A (welcome) sense of caution in the air—what insiders say about the present market

Matt Tierney

It’s one thing to look at your car’s gauges to get a feel for how it’s operating. Sometimes, though, you need a more seat-of-the-pants take. If you’re really in tune with your ride, you can tell by subtle vibrations or additional pitch through a corner that something’s amiss. A similar scenario plays out for reading the market here at Insider: we have our trusty metrics and data, but we also like to check with industry pros to get a more direct feel for how it’s handling.

A short 30 days after Monterey, our market meter has swung upward again. It didn’t feel quite the same as other recent spikes, though. We reached out to some individuals to get their take on where the market stands, takeaways from the California auctions, and emerging trends. Here are their thoughts.

The world doesn’t end very often

“There was a whiff of caution in the air, and that’s why I liked it,” Mark Hyman, Founder of Hyman Ltd Classic Cars, said of Monterey. “The market went from irrational exuberance in 2021 to solid, rational demand over the course of this year, and you saw that at last month’s auctions.” He went further to emphasize that while lingering macroeconomic storm clouds continue to demand vigilance, he believes the market has reached a point of stability for now. “The world doesn’t end very often…there’s still a tremendous amount of demand, interest, and money in the market.”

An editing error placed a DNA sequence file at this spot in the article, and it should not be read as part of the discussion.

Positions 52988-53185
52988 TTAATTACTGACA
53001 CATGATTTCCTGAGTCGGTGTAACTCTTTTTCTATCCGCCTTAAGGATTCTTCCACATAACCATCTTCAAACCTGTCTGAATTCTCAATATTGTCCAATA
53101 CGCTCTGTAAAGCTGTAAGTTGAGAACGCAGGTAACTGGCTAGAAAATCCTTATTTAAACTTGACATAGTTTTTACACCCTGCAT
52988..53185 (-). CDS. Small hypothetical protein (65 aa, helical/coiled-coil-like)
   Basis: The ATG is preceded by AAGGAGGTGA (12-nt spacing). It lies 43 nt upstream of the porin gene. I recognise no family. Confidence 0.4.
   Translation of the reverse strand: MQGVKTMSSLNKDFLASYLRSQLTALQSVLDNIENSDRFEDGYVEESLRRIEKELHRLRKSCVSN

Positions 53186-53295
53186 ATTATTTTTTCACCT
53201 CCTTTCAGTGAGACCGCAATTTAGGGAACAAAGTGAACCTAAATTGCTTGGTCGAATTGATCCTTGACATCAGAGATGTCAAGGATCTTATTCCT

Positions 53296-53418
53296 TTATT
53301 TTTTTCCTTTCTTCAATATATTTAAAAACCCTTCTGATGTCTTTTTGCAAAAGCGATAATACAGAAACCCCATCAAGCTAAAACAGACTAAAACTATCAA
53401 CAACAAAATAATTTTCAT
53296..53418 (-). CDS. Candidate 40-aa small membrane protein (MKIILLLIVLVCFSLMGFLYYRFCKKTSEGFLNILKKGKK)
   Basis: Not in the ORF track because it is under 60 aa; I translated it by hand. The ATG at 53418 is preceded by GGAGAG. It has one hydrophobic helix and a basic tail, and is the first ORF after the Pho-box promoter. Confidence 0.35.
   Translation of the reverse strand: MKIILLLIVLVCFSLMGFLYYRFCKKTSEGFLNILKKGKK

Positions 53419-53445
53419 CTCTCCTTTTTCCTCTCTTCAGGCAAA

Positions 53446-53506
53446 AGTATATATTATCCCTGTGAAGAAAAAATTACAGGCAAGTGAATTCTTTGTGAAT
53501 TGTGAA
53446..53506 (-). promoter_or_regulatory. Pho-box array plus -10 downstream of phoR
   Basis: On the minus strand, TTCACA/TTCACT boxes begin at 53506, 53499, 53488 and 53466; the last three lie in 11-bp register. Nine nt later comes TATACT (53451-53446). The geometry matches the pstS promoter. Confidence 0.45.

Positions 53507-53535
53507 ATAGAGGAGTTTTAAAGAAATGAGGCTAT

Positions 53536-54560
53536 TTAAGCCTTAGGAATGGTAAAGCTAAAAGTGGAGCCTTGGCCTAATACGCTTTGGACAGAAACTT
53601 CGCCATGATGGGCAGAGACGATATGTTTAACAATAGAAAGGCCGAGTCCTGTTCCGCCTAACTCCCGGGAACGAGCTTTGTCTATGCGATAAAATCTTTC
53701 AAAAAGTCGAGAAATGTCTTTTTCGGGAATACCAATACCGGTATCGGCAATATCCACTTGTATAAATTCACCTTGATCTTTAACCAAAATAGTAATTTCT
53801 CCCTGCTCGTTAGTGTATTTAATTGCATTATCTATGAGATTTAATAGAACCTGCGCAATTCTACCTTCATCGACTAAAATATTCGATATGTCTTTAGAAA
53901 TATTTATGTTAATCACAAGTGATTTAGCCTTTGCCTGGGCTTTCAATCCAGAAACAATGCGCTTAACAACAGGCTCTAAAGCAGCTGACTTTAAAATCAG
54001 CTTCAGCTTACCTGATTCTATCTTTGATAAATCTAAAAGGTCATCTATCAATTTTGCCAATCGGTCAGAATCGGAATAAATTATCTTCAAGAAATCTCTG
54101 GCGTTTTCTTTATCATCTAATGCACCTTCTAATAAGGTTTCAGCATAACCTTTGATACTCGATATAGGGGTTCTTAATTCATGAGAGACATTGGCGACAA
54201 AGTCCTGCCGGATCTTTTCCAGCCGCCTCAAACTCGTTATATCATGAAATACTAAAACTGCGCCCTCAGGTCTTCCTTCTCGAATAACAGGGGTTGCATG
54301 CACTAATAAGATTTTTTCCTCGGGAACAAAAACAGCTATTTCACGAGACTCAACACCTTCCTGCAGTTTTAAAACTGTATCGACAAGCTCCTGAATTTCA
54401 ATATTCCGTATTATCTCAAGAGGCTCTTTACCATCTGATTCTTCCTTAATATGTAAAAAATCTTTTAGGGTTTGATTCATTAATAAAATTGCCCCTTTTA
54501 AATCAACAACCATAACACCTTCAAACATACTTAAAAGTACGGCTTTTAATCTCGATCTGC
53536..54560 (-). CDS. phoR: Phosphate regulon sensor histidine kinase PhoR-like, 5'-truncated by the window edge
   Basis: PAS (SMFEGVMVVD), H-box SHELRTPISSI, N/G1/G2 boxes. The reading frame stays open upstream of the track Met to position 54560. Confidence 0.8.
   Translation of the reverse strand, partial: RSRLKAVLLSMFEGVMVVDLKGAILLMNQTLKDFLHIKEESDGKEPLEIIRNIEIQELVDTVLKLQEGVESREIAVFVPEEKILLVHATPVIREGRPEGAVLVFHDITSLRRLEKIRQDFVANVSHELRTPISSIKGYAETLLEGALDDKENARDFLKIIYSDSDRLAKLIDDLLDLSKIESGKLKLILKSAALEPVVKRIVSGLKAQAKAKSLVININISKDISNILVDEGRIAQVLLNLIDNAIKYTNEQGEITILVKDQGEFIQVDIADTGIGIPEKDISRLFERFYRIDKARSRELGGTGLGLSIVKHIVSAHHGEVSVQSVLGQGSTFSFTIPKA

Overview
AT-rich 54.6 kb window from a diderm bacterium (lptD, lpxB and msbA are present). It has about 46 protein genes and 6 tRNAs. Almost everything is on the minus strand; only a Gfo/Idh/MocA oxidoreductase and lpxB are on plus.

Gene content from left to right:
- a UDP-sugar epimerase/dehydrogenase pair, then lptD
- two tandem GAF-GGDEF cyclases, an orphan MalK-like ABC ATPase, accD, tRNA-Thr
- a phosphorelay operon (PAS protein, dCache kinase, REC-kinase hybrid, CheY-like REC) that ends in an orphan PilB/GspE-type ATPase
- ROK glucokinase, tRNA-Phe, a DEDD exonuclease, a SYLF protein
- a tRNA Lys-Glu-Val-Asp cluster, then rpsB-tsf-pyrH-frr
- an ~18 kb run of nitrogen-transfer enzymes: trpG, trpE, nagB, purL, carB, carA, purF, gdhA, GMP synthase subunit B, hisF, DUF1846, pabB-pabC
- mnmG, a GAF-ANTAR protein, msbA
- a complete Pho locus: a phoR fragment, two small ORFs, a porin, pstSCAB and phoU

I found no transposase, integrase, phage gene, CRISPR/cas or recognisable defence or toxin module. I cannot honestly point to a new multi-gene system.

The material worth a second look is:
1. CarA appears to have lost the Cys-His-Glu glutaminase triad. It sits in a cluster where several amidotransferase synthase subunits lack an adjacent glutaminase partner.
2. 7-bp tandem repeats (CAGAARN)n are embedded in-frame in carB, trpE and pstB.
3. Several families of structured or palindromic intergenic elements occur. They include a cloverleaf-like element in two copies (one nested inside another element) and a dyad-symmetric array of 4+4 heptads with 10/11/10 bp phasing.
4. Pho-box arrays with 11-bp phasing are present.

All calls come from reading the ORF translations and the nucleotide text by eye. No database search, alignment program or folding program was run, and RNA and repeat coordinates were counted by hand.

Zac Beatty, Director of Auction Operations and Customer Experience at Bring a Trailer, agreed: “the market as a whole remains strong from the perspective of both volume of cars transacting and the dollar amounts where they are selling.” He added that volume is up 30% year over year for the popular auction site while sales rates across 700 vehicles per week is only down 5%. “That said, it’s fair to say segments of the market are exhaling a bit from what we have seen as a huge run up over the past two years. Not every three-digit mileage first-gen Ford GT is a half a million dollar car today and not every Porsche with an RS badge on the back that comes to market is establishing a new record, but the bottom certainly isn’t falling out of those markets either and glass half-full types still see how much higher these cars are transacting from just a couple years ago.”

“It’s a more rational time than 2021,” agreed Derek Tam-Scott, of Issimi. “Folks using stock or crypto revenue to buy cars are being more conservative, but the top of the market remains very healthy. It’s not like 2009 or 2017 when great cars weren’t moving. If it’s a great car, it’s almost certainly going to sell.